For a number of years, the key decision as to when terms may be implied into a contract has been the Privy Council opinion in Attorney General of Belize and Others v Belize Telecom Ltd and Another1 (“Belize”). The opinion of the Supreme Court in Marks and Spencer plc v BNP Paribas Securities Service Trust Co (Jersey) Ltd and Another2 (“M&S”) has revisited and largely reversed Belize.
The Facts of M&S
Marks and Spencer were the tenant and BNP Paribas the landlord under four commercial leases. These leases required rent to be paid in advance on the usual quarter days. Each lease also contained a break clause allowing the leases to be terminated on 24 January 2012 – not a quarter day – provided that, inter alia, there were no arrears of rent and that the tenant paid the landlord a break premium, which was the equivalent of one years’ rent.
Marks and Spencer validly exercised this break clause, and the lease ended on 24 January 2012 notwithstanding that rent had been paid up to 24 March 2012. They then brought a claim for repayment of a portion of the rent paid in advance in December 2011. At first instance, Morgan J3 found for Marks and Spencer, holding that there was an implied term entitling repayment. BNP Paribas successfully appealed this decision to the Court of Appeal4 , who held that no such term could be implied. The Supreme Court upheld the decision of the Court of Appeal.
Implied Terms in Contracts: Belize and M&S
Lord Hoffmann, giving the opinion of the Privy Council in Belize, considered that the court has no power to alter the contract to improve it 5 . When implying terms into a contract, Lord Hoffmann initially noted that the previous case law used a variety of expressions such “necessary to give business efficacy to the contract” and “goes without saying”6 . He held, however, that there would be a danger that expressions such as these will gain a life of their own 7 . Instead, the process of implying a term into a contract was considered part of the process of construction8 and that when implying a term into a contract:
“[t]here is only one question: is that what the instrument, read as a whole against the relevant background, would reasonably be understood to mean?”9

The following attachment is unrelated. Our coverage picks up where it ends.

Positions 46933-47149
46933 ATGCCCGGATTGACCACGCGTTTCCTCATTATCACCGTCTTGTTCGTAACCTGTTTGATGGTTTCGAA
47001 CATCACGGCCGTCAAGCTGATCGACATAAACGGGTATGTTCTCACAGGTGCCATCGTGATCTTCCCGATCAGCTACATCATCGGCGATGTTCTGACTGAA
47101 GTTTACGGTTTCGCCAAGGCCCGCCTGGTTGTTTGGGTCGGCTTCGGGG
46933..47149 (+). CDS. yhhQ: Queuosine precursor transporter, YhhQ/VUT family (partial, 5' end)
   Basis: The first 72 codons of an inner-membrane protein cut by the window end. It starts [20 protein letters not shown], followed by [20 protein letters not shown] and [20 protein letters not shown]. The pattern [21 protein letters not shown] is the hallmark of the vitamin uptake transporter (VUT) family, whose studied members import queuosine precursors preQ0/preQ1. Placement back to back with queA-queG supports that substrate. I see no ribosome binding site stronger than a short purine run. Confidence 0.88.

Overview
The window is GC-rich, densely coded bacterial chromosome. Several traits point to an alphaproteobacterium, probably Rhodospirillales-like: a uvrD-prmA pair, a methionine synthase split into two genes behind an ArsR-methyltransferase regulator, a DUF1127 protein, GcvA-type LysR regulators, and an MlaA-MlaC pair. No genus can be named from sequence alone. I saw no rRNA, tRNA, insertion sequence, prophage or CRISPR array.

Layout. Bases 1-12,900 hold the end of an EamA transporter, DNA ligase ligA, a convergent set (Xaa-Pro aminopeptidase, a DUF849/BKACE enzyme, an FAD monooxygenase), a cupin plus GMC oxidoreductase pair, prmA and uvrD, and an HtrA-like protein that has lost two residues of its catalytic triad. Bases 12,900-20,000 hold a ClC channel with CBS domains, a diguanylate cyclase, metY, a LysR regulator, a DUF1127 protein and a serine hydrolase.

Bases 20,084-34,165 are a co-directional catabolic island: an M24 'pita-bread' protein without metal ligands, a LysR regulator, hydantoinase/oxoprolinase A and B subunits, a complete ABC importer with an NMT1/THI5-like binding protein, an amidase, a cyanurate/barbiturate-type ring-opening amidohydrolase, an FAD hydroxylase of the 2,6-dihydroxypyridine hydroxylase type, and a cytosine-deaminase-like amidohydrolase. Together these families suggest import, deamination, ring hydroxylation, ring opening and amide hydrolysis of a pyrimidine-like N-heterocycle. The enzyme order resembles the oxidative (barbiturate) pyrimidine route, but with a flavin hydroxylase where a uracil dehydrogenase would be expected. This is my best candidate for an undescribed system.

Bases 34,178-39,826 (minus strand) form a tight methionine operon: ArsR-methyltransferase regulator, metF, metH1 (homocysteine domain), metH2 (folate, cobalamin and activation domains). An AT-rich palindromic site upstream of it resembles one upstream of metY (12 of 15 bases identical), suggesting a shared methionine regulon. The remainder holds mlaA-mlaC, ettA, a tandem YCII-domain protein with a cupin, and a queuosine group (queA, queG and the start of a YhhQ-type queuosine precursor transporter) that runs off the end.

Lord Neuberger in M&S, with whom Lords Sumption and Hodge agreed, differed from Lord Hoffman in two main ways:
(1) First, far greater reliance was placed on the requirement that the implied term must be necessary for business efficacy and that the implied term must be so obvious as to go without saying; and
(2) Secondly, that it was necessary to keep the processes of construction of a contract and the implication of a term into a contract separate, as they are10 “different processes governed by different rules.”
In M&S Lord Neuberger approved 11 the approach taken by Lord Simon in BP Refinery (Westernport) Pty Ltd v Shire of Hastings:
“for a term to be implied, the following conditions (which may overlap) must be satisfied: (1) it must be reasonable and equitable; (2) it must be necessary to give business efficacy to the contract, so that no term will be implied if the contract is effective without it12; (3) it must be so obvious that it ‘goes without saying’; (4) it must be capable of clear expression; (5) it must not contradict any express term of the contract.”
In delivering his opinion, Lord Neuberger noted that some judges and academic lawyers had interpreted Belize as changing the law. He was keen to emphasise that there has been no dilution of the requirements for the implication of a term into a contract13. The impact of this decision, therefore, is likely to be two-fold. The first stems from this assessment by Lord Neuberger: the pre-Belize case law is likely to gain renewed importance. The second implication may be of greater practical importance. As the question of necessary for business efficacy” involves a value judgment, parties to future disputes will have to give this factor additional focus in pleadings, evidence, and argument.
1  1 WLR 1988;  UKPC 10
2  3 WLR 1843;  UKSC 72
3  L&TR 494;  EWHC 1279 (Ch)
4  L&TR 390;  EWCA Civ 603
5  1 WLR 1988 at 
6  1 WLR 1988 at 
7  1 WLR 1988 at 
8  1 WLR 1988 at 
9  1 WLR 1988 at 
10  3 WLR 1843 at 
11  3 WLR 1843 at 
12 At  3 WLR 1843 at  Lord Neuberger suggested that this may be interpreted to mean that the contract would lack commercial or practical coherence without such a term. This was accepted to involve a value judgment.
13  3 WLR 1843 at